In anorexic patients[edit]

In 2009, the largest human study concerning obesity and gut microbiota to date was conducted. Obesity disorders are the result of an imbalance and have serious consequences such as cardiovascular disease, type-two diabetes, and colon cancer. The gut microbiota and environment contributes to the energy imbalance because of its involvement in energy intake, conversion and storage. Culture-independent methods have shown that high proportions of methanogens can comprise up to 10% of all anaerobes in the colons of healthy adults. The quantification average of M. smithii for the anorexic group was much greater than the lean and obese group. Thus, higher amounts of M. smithii were found in anorexic patients than lean patients.

The development of Methanobrevibacter in anorexic nervosa patients may be associated with an adaptive attempt towards optimal exploitation of the low caloric diet of anorexic patients. Hence, an increase in M. smithii leads to the optimization of food transformation in low caloric diets. M. smithii could also be related to constipation, a common condition for anorexic patients.[1]

M. smithii and constipation[edit]

Observational studies show a strong association between delayed intestinal transit and the production of methane. Experimental data suggest a direct inhibitory activity of methane on the colonic and ileal smooth muscle and a possible role for methane as a gasotransmitter. Statins can inhibit archaeal cell membrane biosynthesis apparently without affecting bacterial numbers as demonstrated in livestock and humans. This opens the possibility of a therapeutic intervention that targets a specific etiological factor of constipation while protecting the intestinal microbiome. While it is generally believed that statins inhibit methane production via their effect on cell membrane biosynthesis, mediated by inhibition of the HMGCoA reductase, there is accumulating evidence for an alternative or additional mechanism of action where statins inhibit methanogenesis directly. It appears that this other mechanism may predominate when the lactone form of statins, particularly lovastatin lactone, is administered.[4]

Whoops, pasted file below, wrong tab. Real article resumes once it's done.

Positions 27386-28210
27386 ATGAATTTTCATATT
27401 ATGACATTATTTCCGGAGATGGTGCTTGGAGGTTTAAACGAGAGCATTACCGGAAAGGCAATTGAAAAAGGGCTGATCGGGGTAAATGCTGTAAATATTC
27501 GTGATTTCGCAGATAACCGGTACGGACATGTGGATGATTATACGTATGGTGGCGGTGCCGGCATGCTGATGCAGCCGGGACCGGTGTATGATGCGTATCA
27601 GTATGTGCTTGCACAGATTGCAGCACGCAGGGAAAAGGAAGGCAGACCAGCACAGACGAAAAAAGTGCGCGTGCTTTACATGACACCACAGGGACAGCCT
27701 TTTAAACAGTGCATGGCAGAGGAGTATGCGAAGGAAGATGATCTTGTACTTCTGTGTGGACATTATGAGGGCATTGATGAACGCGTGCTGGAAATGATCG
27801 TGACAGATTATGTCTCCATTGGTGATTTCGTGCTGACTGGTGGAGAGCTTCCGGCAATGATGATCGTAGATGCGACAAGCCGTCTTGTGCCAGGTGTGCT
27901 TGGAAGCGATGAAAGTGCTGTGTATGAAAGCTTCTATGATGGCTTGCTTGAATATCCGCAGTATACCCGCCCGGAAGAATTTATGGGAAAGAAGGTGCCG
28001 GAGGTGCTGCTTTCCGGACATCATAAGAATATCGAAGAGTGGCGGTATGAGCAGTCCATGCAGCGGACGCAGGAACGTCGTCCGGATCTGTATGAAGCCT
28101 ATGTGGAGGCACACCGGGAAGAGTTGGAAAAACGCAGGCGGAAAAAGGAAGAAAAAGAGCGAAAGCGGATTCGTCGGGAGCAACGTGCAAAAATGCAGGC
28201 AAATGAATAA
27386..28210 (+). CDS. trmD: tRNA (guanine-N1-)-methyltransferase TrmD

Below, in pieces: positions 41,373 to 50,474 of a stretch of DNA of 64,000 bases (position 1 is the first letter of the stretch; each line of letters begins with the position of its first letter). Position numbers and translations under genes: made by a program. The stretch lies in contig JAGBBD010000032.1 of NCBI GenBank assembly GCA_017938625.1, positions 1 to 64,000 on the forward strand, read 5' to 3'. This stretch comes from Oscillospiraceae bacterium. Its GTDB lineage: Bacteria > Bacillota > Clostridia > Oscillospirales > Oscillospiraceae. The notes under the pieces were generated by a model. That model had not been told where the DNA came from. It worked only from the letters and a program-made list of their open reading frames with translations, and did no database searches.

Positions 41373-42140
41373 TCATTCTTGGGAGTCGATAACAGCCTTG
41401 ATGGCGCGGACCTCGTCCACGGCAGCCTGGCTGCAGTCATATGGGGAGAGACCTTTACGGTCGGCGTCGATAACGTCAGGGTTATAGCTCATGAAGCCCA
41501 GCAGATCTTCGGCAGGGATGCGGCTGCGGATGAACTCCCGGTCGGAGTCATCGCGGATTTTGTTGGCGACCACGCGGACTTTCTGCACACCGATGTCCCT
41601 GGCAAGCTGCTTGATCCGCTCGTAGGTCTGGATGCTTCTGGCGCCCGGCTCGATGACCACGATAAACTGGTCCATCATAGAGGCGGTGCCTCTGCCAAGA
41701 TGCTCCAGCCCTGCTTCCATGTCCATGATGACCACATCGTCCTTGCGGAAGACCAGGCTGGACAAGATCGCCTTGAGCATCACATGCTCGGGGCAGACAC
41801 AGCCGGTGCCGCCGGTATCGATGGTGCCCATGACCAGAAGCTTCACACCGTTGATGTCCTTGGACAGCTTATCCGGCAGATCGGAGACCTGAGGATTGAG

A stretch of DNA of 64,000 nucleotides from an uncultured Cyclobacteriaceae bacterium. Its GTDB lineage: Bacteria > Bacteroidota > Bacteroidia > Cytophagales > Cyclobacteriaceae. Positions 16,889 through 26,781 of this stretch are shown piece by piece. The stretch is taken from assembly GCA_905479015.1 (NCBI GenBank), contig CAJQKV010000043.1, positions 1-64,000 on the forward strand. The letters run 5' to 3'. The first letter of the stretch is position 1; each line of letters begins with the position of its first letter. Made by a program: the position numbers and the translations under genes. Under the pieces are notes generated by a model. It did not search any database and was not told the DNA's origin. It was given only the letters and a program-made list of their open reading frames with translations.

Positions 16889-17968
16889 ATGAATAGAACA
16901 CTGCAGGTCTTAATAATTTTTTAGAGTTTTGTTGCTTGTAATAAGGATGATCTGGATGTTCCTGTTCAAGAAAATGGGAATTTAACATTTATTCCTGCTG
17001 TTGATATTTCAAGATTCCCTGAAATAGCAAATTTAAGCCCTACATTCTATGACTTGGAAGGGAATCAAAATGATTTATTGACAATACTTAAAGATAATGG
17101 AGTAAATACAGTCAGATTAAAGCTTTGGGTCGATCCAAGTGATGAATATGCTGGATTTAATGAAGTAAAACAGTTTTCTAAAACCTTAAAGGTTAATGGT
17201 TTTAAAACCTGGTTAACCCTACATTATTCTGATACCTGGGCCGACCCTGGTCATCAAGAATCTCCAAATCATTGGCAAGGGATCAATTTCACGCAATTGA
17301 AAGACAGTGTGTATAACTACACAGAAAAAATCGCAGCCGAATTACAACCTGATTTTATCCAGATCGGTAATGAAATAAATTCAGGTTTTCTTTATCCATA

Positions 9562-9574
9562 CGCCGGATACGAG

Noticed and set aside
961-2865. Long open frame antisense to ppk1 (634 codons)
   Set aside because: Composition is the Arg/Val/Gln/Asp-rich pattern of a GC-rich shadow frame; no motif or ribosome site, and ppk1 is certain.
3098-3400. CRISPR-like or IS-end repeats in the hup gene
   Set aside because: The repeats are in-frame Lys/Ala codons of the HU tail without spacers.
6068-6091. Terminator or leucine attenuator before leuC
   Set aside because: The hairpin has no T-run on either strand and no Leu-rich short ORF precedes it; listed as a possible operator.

References[edit]

  1. ^ a b c Armougom F; Henry M; Vialettes B; Raccah D; et al. (2009). "Monitoring Bacterial Community of Human Gut Microbiota Reveals an Increase in Lactobacillus in Obese Patients and Methanogens in Anorexic Patients". PLOS ONE. 4 (9): e7125. doi:10.1371/journal.pone.0007125. 
  2. ^ Bedis, D., Mireille, H. (2009). "High Prevalence of Methanobrevibacter smithii and Methanosphaera stadtmanae Detected in the Human Gut Using an Improved DNA Detection Protocol."
  3. ^ a b c Buck, S., Hansen, E., (2007). "Genomic and metabolic adaptations of Methanobrevibacter smithii to the human gut." 104, 10643-10648.
  4. ^ a b Gottlieb, K., Wacher, V., Sliman, J., & Pimentel, M. (2015). Review article: inhibition of methanogenic archaea by statins as a targeted management strategy for constipation and related disorders. Alimentary Pharmacology & Therapeutics.

Further reading[edit]

Bang, Corinna; Weidenbach, Katrin; Gutsmann, Thomas; Heine, Holgar; Schmitz, Ruth A. "The Intestinal Archaea Methanosphaera stadtmanae and Methanobrevibacter smithii Activate Human Dendritic Cells". PLOS ONE. 9 (6): Article No.: e99411. doi:10.1371/journal.pone.0099411. 

Kim, Gene; Deepinder, Fnu; Morales, Walter; Hwang, Laura; Weitsman, Stacy; Chang, Christopher; Gunsalus, Robert; Pimentel, Mark (December 2012). "Methanobrevibacter smithii Is the Predominant Methanogen in Patients with Constipation-Predominant IBS and Methane on Breath". Digestive Diseases and Sciences. 57 (12): 3213–3218. doi:10.1007/s10620-012-2197-1. 

External links[edit]